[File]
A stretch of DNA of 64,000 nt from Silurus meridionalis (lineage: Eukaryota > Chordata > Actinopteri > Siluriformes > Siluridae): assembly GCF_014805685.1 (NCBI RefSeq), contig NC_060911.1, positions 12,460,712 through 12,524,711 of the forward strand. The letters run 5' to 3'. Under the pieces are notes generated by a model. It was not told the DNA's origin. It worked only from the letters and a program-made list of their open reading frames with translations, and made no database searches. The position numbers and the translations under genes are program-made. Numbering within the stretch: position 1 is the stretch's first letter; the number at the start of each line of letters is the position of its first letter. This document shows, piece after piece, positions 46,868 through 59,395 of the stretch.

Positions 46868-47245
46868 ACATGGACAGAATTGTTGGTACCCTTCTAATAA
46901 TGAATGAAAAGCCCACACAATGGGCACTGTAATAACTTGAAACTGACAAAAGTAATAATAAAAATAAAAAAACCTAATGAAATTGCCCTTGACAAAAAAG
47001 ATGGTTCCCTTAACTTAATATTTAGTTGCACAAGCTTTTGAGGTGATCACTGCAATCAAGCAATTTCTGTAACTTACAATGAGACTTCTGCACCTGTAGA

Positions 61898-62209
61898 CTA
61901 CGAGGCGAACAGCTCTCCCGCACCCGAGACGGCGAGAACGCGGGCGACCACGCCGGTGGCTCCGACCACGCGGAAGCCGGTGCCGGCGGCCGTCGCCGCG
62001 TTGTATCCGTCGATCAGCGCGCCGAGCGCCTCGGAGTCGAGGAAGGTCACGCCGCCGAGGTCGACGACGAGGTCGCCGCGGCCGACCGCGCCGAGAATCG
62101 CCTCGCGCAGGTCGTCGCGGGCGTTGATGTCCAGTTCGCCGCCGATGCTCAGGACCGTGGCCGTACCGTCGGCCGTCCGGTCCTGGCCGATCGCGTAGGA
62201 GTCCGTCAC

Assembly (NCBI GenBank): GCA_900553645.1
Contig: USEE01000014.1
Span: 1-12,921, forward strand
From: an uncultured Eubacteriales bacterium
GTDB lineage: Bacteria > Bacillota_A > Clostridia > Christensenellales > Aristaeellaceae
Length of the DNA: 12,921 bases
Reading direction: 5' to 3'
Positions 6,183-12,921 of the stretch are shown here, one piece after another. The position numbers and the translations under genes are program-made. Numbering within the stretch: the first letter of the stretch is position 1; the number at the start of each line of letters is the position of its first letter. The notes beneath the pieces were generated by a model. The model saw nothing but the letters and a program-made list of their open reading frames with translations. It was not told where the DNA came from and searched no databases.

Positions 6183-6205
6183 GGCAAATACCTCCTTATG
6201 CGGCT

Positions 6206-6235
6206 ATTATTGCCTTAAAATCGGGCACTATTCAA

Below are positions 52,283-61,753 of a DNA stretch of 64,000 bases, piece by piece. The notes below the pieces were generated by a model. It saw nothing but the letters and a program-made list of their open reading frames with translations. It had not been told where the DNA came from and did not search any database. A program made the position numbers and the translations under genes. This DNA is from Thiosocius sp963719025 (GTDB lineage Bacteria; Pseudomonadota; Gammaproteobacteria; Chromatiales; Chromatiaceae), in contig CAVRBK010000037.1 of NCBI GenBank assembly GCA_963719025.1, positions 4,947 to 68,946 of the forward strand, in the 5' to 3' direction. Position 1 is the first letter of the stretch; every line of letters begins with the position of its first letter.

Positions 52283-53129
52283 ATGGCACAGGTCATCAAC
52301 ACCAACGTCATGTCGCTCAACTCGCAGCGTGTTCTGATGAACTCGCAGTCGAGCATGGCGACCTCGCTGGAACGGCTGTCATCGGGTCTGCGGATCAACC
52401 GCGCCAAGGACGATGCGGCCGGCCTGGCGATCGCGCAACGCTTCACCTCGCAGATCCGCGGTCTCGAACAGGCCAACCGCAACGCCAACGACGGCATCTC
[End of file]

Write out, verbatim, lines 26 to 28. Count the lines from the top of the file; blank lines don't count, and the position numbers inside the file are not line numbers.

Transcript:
Positions 52283-53129
52283 ATGGCACAGGTCATCAAC
52301 ACCAACGTCATGTCGCTCAACTCGCAGCGTGTTCTGATGAACTCGCAGTCGAGCATGGCGACCTCGCTGGAACGGCTGTCATCGGGTCTGCGGATCAACC